The provenance of this painting suggests that the sitter may be a member of the Harington family of Kelston, near Bath. In her left hand she holds strings of pearls threaded into a shape of four knots. These resemble the ‘Harington knots‘ that feature in the Hartington heraldic arms. The distinctive black-and-white pattern on her sleeves and bodice also echos the Harington arms.
The sitter’s age and the date of the painting are written in the top left-hand corner: ‘Aetatis suae 23 ¦ Ano 1592’ – that is, ‘aged 23 in the year 1592’. Although her date of birth is not known, the likeliest candidate is Mary Rogers (died 1634), wife of the poet and courtier Sir John Harington (1561-1612), a godson of Queen Elizabeth I (1533-1603). In 1592, the date on this portrait, Queen Elizabeth visited the Haringtons’ house at Kelston while on her summer progress to Bath and Oxford. Harington family papers show that Sir John spent a great deal of money preparing Kelston in advance. This portrait may have been commissioned in connection with this visit.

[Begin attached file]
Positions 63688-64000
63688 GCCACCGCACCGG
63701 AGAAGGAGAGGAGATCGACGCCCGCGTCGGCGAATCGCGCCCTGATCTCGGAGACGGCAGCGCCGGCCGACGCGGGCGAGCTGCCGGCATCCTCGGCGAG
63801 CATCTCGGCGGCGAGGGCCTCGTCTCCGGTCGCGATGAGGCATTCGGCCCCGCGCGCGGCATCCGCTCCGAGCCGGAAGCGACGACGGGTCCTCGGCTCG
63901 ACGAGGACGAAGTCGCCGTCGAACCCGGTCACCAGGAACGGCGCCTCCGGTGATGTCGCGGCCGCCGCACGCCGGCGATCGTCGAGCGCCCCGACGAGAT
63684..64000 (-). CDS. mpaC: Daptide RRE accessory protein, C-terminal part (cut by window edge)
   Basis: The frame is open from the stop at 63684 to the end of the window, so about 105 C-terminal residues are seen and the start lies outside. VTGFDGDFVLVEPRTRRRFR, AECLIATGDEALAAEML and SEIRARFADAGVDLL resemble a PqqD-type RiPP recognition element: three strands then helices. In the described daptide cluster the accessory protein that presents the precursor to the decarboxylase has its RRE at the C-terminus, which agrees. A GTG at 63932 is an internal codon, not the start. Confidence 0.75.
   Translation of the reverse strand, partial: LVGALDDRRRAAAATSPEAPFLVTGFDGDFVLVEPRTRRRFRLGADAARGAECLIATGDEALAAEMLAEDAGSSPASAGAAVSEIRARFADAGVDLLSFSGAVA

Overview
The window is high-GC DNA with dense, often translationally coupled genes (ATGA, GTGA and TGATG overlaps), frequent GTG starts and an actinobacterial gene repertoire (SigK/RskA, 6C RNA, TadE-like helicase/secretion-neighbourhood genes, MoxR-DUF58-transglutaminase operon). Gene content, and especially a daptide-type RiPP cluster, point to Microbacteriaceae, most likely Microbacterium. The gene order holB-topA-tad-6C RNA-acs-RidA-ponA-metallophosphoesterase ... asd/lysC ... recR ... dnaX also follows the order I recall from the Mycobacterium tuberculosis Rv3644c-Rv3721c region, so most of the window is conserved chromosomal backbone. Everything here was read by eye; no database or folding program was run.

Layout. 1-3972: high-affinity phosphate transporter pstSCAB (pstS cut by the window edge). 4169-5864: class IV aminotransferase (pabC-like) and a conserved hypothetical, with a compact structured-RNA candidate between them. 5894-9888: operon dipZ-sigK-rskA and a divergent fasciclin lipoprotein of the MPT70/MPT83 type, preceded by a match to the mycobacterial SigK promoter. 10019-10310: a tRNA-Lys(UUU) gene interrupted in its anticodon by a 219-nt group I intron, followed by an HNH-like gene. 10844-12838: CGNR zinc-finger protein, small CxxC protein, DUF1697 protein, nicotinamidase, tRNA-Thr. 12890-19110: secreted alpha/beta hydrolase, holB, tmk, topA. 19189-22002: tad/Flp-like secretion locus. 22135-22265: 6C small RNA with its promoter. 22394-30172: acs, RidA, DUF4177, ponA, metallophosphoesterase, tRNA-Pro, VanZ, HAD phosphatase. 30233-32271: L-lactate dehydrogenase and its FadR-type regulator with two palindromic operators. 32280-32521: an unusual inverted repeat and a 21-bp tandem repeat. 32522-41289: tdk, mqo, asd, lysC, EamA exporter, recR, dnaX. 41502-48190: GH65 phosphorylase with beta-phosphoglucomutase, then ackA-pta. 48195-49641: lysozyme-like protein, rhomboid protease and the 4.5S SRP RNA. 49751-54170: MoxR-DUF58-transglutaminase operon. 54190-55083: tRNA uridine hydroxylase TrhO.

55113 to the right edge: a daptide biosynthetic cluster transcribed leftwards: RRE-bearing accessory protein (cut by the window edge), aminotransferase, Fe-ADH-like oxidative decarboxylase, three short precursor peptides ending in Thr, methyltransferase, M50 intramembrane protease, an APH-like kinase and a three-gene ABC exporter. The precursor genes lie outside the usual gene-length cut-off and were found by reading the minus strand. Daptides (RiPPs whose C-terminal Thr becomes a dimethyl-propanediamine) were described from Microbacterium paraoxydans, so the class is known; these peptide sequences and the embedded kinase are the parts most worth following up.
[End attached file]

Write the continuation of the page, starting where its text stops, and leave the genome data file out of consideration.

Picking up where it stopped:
Mary Rogers was the daughter of Sir George Rogers of Cannington, Somerset.
Her Grandfather, Sir Edward Rogers was made Esquire of the Body to Henry VIII before 1534. At the Dissolution of the Monasteries, he was granted the former nunnery at Cannington in Somerset, which became the family seat. He was a Justice of the Peace for Dorset and Somerset and was elected a Member of Parliament for Tavistock in 1547, the year of Henry VIII’s death.
He was knighted at Edward VI’s coronation, and was knight of the shire for Somerset throughout most of Queen Mary’s reign (1553, 1558, 1559 and 1563). A staunch Protestant, Rogers opposed Mary’s restoration of Catholicism, and was imprisoned in the Tower of London in 1554. He was released in January 1555 and pardoned in July on payment of £1,000 to keep the peace.
On her accession in 1558, Queen Elizabeth appointed him Vice-Chamberlain, Captain of the Guard, and Privy Councillor.